Music Theatre, the genre which gave us Andrew Lloyd Webber and the tribute show, combines the worst aspects of music with the worst aspects of theatre to create a mutant hybrid that is the worst form of live art that exists. There are few aspects of human artistic endeavour that are of less moral or aesthetic worth than Music Theatre. Music Theatre is worse than pornography, although the two have much in common. A two and a half hour, all-singing, all-dancing West End smash is the equivalent of the triple penetration gang bang scene on some unpleasant German hotel room in house video channel. It doesn’t look much fun for the people doing and it isn’t especially enjoyable for the people watching it, but you have to admit it takes guts, commitment and stamina, an engenders a weird form of respect. The main difference between pornography and Music Theatre is that you cannot masturbate to Phantom Of The Opera. Even if you thoughtfully masturbate in the back row, and affect no-one’s enjoyment of the show but your own, you are still likely to be asked to leave the theatre, unless you are Andrew Lloyd Webber, in which case you probably own the building and can wander in and out at will doing whatever you like and none of the ushers will say anything because they don’t want to get sacked.
As you may have guessed, I hate Music Theatre. What you may not have guessed is that for that last three years, without even realising it at first, I worked in the medium itself. In the spring of 2001 the composer Richard Thomas asked me to help direct, and write some extra words for, an opera he was writing about the American talk show host Jerry Springer. We worked the show up for eighteen months with friends and acquaintances who gave their time largely for free in small rooms at Battersea Arts Centre and The Edinburgh Fringe Festival and eventually the finished product, Jerry Springer The Opera, was staged at the National Theatre and then London’s West End, where it won 4 Olivier awards. Somewhere along the line, a hit musical had been created. This was a strange and delightful surprise for everyone involved, and especially for me, as before I started work on Jerry Springer The Opera I had never seen a musical. I had always assumed Music Theatre wasn’t something I’d enjoy. Out of professional curiosity I went to see some, and found Music Theatre to be even worse than I could ever have imagined. It is important for me to point out here that my views in no way reflect those of any of my co-workers or employers in Jerry Springer The Opera, all of whom I have nothing but immense respect for.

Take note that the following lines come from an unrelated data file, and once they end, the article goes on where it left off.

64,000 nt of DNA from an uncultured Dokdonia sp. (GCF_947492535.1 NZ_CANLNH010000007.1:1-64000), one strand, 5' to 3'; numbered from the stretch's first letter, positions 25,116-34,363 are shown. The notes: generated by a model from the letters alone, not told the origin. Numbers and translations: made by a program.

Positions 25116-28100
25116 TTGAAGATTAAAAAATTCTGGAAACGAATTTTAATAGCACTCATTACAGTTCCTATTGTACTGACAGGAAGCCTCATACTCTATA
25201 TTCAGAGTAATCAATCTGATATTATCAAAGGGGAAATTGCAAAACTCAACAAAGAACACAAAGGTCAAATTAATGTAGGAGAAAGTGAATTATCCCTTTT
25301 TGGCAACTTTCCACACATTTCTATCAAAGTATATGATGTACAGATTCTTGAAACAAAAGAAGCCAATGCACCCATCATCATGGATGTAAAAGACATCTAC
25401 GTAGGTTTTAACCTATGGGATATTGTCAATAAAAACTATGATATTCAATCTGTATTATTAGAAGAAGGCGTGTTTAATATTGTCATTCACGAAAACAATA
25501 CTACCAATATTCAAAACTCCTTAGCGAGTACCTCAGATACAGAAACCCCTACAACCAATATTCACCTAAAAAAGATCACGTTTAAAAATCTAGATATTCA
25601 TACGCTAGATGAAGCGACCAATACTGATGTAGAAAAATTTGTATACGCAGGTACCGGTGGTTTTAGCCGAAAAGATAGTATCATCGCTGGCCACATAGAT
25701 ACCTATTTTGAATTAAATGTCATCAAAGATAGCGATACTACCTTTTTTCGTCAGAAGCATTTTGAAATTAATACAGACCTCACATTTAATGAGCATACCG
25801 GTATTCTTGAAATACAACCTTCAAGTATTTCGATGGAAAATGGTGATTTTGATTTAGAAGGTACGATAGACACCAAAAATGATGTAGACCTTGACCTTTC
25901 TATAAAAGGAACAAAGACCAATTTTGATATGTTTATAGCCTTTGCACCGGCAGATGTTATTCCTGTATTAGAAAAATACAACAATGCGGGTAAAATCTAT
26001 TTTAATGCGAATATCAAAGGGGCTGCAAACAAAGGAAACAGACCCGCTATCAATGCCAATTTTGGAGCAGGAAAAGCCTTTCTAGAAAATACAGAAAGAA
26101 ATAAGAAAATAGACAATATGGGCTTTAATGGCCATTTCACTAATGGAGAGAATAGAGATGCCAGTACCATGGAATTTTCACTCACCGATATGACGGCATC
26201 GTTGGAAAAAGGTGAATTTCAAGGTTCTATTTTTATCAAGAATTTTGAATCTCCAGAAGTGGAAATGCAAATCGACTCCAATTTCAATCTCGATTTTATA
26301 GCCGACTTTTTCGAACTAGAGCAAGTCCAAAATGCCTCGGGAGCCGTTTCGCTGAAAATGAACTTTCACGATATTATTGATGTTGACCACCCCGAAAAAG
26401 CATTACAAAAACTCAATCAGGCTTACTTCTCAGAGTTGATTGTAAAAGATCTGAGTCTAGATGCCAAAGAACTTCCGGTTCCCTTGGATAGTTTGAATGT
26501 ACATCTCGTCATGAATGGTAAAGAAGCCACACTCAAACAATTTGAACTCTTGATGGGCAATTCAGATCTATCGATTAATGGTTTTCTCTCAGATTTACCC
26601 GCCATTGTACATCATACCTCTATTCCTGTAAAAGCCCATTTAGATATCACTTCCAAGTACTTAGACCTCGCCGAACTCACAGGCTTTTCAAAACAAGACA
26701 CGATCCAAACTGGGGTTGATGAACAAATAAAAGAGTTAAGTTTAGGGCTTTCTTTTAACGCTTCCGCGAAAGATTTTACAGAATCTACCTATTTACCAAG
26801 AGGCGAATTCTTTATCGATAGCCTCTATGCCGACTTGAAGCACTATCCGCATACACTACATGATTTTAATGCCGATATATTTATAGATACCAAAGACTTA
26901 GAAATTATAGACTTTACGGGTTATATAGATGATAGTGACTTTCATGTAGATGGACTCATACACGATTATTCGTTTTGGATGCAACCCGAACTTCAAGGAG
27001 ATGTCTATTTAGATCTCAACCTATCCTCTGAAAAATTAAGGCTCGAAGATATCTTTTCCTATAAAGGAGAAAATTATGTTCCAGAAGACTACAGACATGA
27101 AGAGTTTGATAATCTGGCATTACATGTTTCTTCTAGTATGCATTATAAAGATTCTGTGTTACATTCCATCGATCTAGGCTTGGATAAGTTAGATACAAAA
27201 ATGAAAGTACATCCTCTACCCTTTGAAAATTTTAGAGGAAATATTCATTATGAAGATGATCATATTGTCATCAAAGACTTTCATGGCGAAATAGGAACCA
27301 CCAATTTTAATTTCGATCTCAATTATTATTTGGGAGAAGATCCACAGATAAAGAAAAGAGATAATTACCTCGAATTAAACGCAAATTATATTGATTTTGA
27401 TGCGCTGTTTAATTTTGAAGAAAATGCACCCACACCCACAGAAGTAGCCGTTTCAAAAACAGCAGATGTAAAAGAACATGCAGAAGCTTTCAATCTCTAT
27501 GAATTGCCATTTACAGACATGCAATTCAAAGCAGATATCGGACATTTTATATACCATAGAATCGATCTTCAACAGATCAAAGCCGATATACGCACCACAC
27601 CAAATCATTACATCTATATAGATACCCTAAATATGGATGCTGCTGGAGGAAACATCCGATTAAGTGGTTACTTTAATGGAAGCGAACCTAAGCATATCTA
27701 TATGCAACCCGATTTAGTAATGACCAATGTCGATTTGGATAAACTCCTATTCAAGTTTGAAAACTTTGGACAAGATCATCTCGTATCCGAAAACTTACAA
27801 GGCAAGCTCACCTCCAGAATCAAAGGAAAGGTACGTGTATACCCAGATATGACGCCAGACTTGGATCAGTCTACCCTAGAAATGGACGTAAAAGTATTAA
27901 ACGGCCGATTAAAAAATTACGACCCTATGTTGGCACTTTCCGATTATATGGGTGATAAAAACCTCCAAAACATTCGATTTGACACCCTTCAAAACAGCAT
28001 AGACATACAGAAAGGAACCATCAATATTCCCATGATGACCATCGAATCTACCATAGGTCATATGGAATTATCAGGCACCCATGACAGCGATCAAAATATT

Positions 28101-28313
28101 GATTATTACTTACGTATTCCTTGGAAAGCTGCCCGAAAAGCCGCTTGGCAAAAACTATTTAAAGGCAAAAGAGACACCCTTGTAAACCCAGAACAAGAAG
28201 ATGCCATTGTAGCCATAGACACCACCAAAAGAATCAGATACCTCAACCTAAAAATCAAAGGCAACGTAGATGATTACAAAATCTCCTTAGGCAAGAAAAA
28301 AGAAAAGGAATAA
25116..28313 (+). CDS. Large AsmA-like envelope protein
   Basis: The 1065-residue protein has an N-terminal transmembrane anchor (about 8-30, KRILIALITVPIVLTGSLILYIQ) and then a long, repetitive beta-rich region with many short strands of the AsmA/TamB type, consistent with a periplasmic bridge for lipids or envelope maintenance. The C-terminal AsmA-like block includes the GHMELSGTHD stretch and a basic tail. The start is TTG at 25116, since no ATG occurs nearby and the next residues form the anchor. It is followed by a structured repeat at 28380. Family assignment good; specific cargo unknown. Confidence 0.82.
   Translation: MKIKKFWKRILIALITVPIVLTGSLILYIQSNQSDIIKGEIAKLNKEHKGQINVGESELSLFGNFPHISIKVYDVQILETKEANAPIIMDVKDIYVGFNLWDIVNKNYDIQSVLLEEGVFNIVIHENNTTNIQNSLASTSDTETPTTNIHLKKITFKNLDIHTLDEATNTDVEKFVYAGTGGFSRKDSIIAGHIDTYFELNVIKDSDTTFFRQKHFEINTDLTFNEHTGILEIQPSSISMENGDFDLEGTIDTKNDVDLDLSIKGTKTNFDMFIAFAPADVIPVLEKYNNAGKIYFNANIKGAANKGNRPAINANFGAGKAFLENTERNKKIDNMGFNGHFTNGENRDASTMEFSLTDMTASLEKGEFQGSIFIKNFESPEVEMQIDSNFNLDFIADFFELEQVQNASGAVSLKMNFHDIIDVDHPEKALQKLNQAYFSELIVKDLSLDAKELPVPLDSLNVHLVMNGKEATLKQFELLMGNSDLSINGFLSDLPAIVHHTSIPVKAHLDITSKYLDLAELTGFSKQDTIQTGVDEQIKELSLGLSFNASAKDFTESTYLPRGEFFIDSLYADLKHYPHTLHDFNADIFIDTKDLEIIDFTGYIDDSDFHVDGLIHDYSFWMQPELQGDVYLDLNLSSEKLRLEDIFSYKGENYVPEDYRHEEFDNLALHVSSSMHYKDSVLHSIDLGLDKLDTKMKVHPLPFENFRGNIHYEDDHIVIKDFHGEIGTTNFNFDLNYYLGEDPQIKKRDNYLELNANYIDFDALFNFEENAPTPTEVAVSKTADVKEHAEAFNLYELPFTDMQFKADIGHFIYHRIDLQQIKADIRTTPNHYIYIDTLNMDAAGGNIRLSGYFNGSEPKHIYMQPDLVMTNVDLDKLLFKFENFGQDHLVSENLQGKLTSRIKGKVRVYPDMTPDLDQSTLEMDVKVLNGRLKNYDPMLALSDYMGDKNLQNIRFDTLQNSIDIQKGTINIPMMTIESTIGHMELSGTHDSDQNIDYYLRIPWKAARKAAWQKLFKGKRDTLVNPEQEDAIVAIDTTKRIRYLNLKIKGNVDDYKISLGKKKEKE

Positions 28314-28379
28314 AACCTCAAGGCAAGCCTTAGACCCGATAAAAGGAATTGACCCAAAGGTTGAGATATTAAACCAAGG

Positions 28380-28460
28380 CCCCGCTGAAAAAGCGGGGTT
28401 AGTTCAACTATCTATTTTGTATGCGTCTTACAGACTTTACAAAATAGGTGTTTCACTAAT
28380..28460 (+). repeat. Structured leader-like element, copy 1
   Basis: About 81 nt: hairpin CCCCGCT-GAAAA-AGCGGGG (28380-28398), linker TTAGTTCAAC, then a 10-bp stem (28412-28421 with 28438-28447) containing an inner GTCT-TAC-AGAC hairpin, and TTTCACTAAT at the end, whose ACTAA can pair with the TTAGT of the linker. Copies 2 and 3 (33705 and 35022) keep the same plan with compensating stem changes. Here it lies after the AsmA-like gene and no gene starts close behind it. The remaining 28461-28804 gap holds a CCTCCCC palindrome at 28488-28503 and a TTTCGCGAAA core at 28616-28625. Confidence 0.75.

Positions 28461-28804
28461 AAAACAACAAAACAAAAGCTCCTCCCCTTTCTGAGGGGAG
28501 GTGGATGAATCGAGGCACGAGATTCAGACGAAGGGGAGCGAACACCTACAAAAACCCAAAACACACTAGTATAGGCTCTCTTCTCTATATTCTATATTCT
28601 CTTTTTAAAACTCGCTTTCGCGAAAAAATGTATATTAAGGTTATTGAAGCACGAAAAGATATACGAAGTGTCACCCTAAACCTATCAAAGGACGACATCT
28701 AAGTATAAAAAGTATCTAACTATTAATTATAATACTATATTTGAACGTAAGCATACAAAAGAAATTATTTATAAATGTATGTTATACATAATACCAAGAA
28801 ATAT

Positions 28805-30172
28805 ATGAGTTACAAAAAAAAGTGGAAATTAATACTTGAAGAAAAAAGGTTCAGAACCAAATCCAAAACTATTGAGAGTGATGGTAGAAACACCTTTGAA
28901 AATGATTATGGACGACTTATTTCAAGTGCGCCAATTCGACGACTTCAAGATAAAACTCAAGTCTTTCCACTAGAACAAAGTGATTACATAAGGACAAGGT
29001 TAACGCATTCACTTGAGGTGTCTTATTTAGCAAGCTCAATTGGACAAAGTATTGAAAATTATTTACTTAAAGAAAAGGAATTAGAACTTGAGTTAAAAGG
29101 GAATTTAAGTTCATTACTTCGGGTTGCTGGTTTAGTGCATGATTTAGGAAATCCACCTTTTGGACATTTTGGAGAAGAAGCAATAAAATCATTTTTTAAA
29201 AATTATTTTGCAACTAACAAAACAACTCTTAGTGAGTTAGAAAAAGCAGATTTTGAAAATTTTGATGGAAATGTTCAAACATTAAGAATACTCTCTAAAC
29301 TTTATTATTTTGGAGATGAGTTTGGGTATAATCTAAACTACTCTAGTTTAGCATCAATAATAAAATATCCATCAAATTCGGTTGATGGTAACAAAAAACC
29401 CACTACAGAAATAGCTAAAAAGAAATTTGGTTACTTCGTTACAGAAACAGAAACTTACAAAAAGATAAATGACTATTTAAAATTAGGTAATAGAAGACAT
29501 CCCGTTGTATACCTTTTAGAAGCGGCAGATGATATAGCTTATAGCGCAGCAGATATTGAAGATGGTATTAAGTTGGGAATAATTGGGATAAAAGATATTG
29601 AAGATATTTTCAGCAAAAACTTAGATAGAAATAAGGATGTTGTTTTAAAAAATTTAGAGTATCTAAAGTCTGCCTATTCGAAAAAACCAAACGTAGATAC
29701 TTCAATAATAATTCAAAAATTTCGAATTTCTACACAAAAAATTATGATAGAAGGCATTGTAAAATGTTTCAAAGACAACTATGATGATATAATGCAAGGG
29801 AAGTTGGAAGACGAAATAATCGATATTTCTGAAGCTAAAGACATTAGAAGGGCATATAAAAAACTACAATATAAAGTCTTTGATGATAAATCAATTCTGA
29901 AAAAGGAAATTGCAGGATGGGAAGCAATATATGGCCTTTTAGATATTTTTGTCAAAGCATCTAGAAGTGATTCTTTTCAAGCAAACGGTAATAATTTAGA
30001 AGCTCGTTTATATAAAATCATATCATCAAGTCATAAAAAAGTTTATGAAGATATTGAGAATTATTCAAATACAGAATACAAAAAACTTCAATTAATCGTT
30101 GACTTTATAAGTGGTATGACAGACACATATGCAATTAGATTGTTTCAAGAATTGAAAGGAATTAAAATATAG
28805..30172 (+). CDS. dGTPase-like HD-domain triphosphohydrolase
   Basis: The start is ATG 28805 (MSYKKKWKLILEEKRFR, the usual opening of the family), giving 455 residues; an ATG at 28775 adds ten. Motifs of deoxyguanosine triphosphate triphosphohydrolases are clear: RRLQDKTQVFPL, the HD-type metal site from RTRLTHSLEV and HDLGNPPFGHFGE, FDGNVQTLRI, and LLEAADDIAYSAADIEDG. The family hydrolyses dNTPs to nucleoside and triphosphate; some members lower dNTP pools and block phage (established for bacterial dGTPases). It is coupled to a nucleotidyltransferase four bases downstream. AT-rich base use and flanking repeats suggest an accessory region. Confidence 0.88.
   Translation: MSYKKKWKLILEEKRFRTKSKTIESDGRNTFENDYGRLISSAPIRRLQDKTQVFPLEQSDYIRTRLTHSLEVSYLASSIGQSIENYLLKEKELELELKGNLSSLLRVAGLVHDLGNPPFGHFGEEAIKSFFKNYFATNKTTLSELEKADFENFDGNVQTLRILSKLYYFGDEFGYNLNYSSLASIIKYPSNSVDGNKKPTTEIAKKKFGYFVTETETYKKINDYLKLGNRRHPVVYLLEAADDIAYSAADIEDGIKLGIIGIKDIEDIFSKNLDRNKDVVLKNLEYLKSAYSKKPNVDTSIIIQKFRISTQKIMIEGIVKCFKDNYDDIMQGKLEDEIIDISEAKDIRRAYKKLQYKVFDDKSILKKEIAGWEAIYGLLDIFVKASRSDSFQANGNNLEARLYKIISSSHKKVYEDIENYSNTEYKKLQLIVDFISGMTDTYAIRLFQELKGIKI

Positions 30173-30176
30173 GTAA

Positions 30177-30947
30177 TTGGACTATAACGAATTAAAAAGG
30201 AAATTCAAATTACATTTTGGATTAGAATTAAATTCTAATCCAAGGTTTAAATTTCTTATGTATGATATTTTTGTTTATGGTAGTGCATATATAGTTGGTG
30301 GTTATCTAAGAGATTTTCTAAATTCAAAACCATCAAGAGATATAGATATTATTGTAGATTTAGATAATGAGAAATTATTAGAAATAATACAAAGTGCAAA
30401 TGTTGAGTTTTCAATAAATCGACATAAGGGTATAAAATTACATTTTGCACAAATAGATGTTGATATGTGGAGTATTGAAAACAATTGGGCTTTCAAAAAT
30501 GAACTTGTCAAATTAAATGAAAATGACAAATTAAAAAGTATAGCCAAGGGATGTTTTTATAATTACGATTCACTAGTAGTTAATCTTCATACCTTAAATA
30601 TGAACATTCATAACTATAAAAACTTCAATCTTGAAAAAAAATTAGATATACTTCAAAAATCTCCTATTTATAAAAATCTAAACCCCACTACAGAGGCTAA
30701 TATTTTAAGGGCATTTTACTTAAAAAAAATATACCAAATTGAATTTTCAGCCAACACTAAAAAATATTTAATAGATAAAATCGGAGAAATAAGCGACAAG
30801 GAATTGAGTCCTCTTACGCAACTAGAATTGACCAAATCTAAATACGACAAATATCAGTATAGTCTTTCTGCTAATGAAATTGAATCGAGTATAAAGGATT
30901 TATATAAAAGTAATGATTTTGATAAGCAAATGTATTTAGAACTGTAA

Admittedly, my initial exposure to the genre of Music Theatre wasn’t ideal. The first musical I ever saw was not Carousel, or West Side Story, or Guys and Dolls, but We Will Rock You, The Queen Musical By Ben Elton and Queen. It’s as good a metaphor as any for the problems inherent in the genre. We Will Rock You, The Queen Musical By Ben Elton and Queen is set in a dystopian future where all rock music is banned. Some BBC comedy show wardrobe department style punks who live underground in an old tube station covered with generic rebel graffiti are inspired by the music of Queen to overthrow the state. In real life, Queen’s relationship with politics is less clear cut. Miami Steve Van Zandt was compelled to form Artists Against Apartheid after Queen broke an international cultural embargo and played South Africa under apartheid in the early 80’s, and who will ever forget Brian May playing the National Anthem off the Queen’s roof in jubilee year? When Hendrix massacred The Stars And Stripes it threatened the status quo. What Brian May did to God Save The Queen merely confirmed it. At one point in We Will Rock You, The Queen Musical By Ben Elton and Queen a list of people who, like Freddie Mercury, ‘died for rock and roll’, invokes Nirvana’s Kurt Cobain. Ironically, Kurt Cobain’s own suicide note offers Queen’s relentless professionalism as an example of one of the things he didn’t want to become, as one of the reasons he is taking his own life. The teenage American hardcore punk in me wept fan tears of anger.